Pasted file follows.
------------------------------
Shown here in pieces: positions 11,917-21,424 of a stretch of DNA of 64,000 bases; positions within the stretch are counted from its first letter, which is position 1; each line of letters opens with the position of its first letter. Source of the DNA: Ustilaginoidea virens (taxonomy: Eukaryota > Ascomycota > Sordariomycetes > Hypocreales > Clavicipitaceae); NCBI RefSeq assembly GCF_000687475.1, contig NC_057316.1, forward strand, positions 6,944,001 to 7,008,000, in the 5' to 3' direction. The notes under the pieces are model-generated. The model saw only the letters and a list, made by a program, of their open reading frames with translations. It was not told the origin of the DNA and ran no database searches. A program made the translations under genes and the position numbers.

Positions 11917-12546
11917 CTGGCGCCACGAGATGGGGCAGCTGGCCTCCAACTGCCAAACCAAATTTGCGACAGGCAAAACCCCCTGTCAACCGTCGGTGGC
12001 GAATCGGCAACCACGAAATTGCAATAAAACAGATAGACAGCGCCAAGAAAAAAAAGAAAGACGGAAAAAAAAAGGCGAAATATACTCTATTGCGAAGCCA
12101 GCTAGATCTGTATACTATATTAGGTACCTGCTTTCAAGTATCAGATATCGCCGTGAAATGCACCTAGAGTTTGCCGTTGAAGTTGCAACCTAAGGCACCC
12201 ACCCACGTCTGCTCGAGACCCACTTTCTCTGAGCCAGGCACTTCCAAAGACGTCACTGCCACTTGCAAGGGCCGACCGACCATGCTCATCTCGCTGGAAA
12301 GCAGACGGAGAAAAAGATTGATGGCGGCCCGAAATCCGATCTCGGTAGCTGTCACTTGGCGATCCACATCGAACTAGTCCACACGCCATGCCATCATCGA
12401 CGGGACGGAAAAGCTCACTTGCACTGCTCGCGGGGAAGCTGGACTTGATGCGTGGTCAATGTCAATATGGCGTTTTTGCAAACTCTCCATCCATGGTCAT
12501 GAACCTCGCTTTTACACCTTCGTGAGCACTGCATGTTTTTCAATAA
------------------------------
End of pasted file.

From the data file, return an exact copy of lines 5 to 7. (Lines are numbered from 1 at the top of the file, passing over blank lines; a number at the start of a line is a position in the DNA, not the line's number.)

12101 GCTAGATCTGTATACTATATTAGGTACCTGCTTTCAAGTATCAGATATCGCCGTGAAATGCACCTAGAGTTTGCCGTTGAAGTTGCAACCTAAGGCACCC
12201 ACCCACGTCTGCTCGAGACCCACTTTCTCTGAGCCAGGCACTTCCAAAGACGTCACTGCCACTTGCAAGGGCCGACCGACCATGCTCATCTCGCTGGAAA
12301 GCAGACGGAGAAAAAGATTGATGGCGGCCCGAAATCCGATCTCGGTAGCTGTCACTTGGCGATCCACATCGAACTAGTCCACACGCCATGCCATCATCGA